There were a few things we had to think about. The customer had changed in the way she shopped. It wasn’t that she didn’t want the highest luxury, because she did. The way she viewed how she was going to shop (being very deliberate in her shopping) and the channels she shopped had changed dramatically in just a few years. I really had to think about the changes the customer had gone through during the recession. We had to be more flexible. We had to have the confidence to not take the path of least resistance. If we didn’t innovate, we were going to evaporate.
What did the time look like for you and your senior leaders? Can you talk more about not taking the path of least resistance?
We have a very strong culture. We have over a century of Neiman Marcus history. We had to figure out how we were going to take the heritage and move it forward and make sure our 15,000 associates around the country believe that if we didn’t change, we were going to be a lost cause or a casualty along the way. Changing the culture has been probably the most challenging thing that we face. There are pockets of our associates who have embraced the change beautifully. There are also pockets of people who said, “We don’t do it that way at Neiman Marcus.”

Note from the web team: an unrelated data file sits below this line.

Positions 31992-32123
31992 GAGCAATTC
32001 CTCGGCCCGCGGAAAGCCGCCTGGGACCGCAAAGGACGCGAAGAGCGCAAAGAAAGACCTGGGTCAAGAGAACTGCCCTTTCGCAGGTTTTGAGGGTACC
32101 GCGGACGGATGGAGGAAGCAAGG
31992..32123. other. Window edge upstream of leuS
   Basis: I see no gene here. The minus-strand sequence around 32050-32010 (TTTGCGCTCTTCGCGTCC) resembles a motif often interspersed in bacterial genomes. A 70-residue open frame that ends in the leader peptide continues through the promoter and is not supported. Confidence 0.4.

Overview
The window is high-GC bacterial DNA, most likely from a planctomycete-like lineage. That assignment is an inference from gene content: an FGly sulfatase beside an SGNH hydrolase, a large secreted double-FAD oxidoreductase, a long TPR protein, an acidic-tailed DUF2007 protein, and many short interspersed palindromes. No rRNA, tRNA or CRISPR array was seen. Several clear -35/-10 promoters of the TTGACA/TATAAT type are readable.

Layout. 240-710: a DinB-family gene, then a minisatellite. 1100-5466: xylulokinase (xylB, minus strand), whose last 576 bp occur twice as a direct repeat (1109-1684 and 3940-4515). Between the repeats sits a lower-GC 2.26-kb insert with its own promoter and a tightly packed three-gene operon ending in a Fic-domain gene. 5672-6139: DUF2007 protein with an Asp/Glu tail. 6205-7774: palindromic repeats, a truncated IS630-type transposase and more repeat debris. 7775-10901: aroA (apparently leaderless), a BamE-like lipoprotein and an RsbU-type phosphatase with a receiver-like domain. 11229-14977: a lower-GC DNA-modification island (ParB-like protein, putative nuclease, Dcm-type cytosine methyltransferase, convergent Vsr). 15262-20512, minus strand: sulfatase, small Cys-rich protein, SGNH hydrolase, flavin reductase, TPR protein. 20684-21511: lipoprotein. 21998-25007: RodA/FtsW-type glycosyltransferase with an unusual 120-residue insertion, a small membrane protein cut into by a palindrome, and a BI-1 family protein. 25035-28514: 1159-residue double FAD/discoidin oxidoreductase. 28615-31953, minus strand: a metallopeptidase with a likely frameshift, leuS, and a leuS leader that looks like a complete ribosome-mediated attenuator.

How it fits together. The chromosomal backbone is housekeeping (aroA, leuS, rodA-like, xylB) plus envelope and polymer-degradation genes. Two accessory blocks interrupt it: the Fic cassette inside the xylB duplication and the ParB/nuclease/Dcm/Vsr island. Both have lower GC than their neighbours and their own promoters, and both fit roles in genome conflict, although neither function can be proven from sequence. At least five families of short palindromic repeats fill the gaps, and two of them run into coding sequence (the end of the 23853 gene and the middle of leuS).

Neiman Marcus can do things differently and still be rooted in its great heritage. We always made sure we listened to our customers and their needs. Our customers are changing. That is the message I keep communicating throughout the country.
You probably have seen a lot of changes in the past 27 years. How are things different now?
The big difference is that I am in charge now. I have been fortunate to learn from world-class leaders in retail, especially from my predecessor Burt Tansky. As a person coming up during these times, I try to learn from all the great things they did, as well as from the mistakes they made. I knew that I wanted to make my own mark on the organization. Although one of the three founders of Neiman Marcus was a woman, I am the first CEO the company has had. I clearly bring a different touch and tone to the business.